March is National Nutrition Month, when the Academy of Nutrition and Dietetics reminds everyone to return to the basics of healthy eating. It is also the time of year when the Academy celebrates expertise of registered dietitian nutritionists as the food and nutrition experts.
According to the American Psychiatric Association, millions of Americans suffer from an eating disorder and anyone can be affected.
All forms of eating disorders can be fatal, and it is critical for anyone with symptoms of an eating disorder to seek professional help. Early treatment gives the greatest chance for a full recovery.
Types of Eating Disorders
There are three main types of eating disorders: anorexia nervosa, bulimia nervosa and binge eating disorder.
- Anorexia nervosa involves a severe restriction of calories; there may be a fear of weight gain and strict "rules" about eating. Binge eating followed by purging may also occur.
- Bulimia nervosa can involve these same fears and restrictions, but also involves a lack of control while binge eating may be followed by purging. This could involve vomiting or using laxatives or exercising excessively.
- People with binge eating disorder eat large amounts of food in a short amount of time. Food is often eaten without attention to hunger or fullness and is not purged afterwards.
A person with an eating disorder may display one symptom or many, and a person's appearance may not always display the amount of physical or emotional danger they're in or experiencing.
Signs and Symptoms
Anorexia Nervosa — Someone with anorexia may show any of the following:
- Dramatic weight loss and refusal to maintain a body weight that is healthy for his/her height
- Wearing baggy clothes or layers to hide body shape
- A preoccupation with weight, exercise and/or calories
- Food restriction and avoidance
- Belief life will be better if he or she can lose weight
- Use of diet pills, laxatives and/or enemas
- Isolation and fear of eating with others
- Food rituals and secretive eating patterns
- Disposing of food in strange places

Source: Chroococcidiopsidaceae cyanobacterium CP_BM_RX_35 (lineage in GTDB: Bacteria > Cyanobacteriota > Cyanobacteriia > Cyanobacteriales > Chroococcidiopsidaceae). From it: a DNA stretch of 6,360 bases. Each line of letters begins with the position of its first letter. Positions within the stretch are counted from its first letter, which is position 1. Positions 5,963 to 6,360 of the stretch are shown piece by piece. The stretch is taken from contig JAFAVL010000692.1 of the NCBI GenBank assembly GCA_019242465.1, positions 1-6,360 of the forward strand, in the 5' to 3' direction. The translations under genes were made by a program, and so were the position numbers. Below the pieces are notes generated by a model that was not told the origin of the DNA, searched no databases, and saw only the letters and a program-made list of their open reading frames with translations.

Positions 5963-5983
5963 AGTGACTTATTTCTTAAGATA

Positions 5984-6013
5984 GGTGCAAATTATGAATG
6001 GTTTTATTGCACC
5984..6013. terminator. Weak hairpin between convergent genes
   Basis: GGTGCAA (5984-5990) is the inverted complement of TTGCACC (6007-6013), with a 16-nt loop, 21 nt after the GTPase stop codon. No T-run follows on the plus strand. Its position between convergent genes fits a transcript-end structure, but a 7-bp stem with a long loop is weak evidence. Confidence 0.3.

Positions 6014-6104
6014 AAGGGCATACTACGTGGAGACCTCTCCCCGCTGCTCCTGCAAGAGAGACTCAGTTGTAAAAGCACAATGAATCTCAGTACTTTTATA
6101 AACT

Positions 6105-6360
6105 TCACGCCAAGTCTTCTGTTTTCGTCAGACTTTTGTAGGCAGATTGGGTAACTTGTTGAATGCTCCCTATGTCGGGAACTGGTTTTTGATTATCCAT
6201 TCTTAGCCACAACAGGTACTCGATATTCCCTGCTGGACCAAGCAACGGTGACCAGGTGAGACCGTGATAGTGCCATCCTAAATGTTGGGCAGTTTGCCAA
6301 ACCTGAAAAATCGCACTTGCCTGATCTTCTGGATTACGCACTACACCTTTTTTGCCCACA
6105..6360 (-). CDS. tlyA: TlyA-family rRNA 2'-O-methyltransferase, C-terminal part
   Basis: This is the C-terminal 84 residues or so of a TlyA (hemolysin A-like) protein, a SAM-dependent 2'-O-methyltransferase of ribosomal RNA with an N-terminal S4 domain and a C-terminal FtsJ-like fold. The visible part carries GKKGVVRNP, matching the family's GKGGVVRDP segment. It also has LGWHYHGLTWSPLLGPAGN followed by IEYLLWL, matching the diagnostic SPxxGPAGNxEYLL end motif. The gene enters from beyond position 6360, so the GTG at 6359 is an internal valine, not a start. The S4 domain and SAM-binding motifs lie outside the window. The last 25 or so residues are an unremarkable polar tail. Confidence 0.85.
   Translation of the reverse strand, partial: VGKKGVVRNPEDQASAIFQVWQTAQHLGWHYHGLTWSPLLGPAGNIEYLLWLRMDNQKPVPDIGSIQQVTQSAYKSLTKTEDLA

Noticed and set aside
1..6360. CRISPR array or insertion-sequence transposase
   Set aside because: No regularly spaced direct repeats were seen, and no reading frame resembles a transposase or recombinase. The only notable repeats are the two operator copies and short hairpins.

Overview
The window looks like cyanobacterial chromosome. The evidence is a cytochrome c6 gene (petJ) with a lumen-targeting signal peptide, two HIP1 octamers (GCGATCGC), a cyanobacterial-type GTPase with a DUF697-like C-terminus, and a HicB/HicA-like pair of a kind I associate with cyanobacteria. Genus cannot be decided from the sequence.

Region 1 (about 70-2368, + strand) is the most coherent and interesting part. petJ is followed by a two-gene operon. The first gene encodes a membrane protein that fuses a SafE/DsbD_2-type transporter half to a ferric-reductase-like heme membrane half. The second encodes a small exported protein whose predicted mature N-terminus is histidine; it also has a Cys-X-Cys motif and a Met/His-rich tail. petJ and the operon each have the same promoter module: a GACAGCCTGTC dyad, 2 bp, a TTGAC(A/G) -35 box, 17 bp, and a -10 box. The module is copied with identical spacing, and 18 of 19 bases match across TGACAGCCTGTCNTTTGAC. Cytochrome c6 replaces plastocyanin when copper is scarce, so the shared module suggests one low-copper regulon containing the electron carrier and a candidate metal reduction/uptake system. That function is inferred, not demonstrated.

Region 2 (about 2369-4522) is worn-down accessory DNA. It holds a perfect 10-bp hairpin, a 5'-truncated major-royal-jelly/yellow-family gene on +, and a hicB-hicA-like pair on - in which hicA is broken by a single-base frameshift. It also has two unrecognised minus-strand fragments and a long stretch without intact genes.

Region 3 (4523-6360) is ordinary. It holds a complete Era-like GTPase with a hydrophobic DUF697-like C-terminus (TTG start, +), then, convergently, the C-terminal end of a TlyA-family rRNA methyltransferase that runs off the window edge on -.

- Keeping a "food diary" or lists of calories and exercise
- Hair loss, sunken eyes, pale skin
- Dizziness and headaches
- Low self-esteem and need for approval from others
- Feeling cold
- Low blood pressure and heart rate
- Loss of menstrual cycle or irregular menstrual periods
- Constipation, stomach pain
- Perfectionist personality
- Loss of sexual desire
- Mood swings, depression, anxiety and/or fatigue
- Trouble sleeping
Bulimia Nervosa — Signs of bulimia include many of those listed above, and also may include:
- Bruised or callused knuckles, bloodshot eyes, light bruising under eyes
- Sore throat and/or swollen glands
- Binging and/or purging
- Fear of not being able to control eating
- Trips to the bathroom following meals, sometimes using running water to hide the sound of vomiting
Binge Eating Disorder — In addition to the signs listed for anorexia and bulimia, compulsive overeating also may include:
- Chronic dieting with or without weight loss
- Eating in private
- Eating very quickly
- Eating until uncomfortably full
- Feeling depressed or ashamed about his/her eating habits
- High blood pressure and/or cholesterol
- Leg and joint pain, decreased activity
- Weight gain
Eating disorders affect health in many ways and put nonstop strain on your body and brain. The lack of nutrition can lead to vitamin and mineral deficiencies, hormone loss and electrolyte imbalances.
- Anorexia Nervosa: The process of starvation can affect most organ systems. Physical dangers include constipation, low heart rate/blood pressure, abdominal pain, dry skin, fine body hair and lack of menstrual periods. Anorexia also causes anemia, bone loss, kidney problems and changes in brain function.
- Bulimia Nervosa: Vomiting and laxative abuse can lead to swollen glands, vitamin and mineral imbalance and wearing down of tooth enamel. There also can be long-lasting problems with digestion and the heart.
- Binge Eating Disorder: This disorder brings an increased risk for a heart attack, high blood pressure, high cholesterol, kidney disease, arthritis, bone loss and stroke.
For more information, consult a Registered Dietitian Nutritionist.